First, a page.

“… PPP is one of those financial inventions that was sold as being a win-win for both sides: the companies could be awarded lots of lucrative contracts to build stuff for the state; the government would get new infrastructure more quickly and without the financial risk, as private companies would bid for the work and the market would ensure taxpayer value.
At least, that was the theory. What actually happened was that companies kept bidding for projects, but tough competition meant the contracts came with skinnier and skinnier margins. So, if problems occurred, a contractor’s 2% profit would not just be wiped out – huge losses could be incurred too.
Sam Cullen, an analyst at investment bank Jefferies, said: “That is why construction can be such a fundamentally horrendous business. Under pressure to grow the top line and operating on wafer-thin margins, everyone bids each other to death. It’s a situation not helped when your largest customer, the government, is under huge pressure to get value for money and is more susceptible to accept the lowest bidder.”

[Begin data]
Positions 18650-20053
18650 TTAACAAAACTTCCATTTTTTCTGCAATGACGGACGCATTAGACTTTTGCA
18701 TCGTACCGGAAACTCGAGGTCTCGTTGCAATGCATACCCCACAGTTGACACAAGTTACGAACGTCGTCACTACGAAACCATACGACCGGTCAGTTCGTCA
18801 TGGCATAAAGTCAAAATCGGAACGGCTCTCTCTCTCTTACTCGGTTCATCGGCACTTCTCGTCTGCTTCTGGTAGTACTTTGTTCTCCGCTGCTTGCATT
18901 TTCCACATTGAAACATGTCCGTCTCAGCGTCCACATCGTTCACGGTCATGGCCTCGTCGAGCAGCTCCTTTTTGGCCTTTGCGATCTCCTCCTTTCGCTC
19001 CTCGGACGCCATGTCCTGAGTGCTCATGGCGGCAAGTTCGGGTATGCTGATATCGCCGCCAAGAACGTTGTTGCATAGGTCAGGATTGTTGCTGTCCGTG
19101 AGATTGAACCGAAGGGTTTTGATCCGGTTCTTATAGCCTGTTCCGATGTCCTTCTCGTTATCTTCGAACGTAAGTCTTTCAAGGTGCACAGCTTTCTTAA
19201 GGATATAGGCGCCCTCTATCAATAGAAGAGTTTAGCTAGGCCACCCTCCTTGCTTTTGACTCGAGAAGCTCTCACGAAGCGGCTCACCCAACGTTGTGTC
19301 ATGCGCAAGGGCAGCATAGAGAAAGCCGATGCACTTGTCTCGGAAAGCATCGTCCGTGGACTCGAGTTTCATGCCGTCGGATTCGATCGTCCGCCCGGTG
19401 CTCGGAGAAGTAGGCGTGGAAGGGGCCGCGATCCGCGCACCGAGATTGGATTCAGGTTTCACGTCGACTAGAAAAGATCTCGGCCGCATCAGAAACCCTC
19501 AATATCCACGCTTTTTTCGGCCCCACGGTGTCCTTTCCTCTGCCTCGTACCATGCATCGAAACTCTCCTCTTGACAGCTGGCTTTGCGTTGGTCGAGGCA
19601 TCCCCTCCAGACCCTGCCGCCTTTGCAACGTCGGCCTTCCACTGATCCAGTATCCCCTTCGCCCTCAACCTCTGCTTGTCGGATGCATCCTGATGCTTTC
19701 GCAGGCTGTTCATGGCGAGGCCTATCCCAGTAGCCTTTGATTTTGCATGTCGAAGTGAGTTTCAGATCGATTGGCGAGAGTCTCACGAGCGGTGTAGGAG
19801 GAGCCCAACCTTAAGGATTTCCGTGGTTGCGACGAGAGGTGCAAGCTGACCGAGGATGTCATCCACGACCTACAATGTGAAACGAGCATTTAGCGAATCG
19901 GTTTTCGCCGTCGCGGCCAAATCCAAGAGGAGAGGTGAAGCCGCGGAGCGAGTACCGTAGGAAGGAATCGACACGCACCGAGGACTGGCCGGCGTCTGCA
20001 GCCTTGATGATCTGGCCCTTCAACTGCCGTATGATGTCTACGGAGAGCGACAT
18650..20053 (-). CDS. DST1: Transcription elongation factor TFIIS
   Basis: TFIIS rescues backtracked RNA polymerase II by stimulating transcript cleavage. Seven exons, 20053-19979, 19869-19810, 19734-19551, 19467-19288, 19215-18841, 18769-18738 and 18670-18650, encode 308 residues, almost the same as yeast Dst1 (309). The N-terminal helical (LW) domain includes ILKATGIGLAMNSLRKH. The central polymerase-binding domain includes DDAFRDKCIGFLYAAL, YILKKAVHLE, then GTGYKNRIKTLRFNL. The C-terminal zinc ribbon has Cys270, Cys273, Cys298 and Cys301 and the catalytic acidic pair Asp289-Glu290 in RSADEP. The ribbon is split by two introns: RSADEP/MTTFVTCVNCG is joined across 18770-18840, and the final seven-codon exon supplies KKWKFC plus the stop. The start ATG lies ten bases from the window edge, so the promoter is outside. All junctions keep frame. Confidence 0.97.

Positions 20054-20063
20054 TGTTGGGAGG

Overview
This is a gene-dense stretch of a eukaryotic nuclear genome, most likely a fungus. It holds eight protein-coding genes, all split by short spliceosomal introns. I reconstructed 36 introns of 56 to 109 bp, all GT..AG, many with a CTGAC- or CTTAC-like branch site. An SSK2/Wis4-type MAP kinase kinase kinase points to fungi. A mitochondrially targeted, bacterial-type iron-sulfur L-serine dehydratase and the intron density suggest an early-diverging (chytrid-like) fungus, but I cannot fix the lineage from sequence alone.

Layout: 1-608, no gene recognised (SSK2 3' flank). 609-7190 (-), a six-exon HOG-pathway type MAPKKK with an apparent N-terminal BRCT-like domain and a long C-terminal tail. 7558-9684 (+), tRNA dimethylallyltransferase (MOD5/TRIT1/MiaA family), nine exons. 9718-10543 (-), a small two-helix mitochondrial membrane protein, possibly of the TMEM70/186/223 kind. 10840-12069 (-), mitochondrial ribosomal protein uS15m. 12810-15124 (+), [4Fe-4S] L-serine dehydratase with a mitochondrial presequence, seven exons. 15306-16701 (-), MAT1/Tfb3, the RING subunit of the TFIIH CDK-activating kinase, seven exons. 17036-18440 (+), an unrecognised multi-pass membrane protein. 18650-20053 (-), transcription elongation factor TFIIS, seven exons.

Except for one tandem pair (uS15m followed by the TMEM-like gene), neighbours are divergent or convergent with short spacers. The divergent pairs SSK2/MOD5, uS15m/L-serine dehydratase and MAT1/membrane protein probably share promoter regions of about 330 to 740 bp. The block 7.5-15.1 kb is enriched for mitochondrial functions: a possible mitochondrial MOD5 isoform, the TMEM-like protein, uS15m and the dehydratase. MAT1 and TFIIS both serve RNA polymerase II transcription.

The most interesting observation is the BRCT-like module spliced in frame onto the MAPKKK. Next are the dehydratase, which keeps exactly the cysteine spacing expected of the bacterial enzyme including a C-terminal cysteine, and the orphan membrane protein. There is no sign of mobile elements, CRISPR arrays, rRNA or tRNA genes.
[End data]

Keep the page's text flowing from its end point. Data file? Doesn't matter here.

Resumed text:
The big question is: why do companies keep bidding, if the contracts can cause so much pain?
The answer probably lies in the structure of major PPP construction deals, because they hand the contract winner a large chunk of cash upfront.
Work on construction can then begin, while contractors like Carillion may not need to start paying sub-contractors for another 120 days.
During those four months, much of the upfront payment might be used to pay other debts within the business, meaning these deals can create situations where firms have to keep winning new contracts just to keep going.
Or, as it turns out, not keep going.”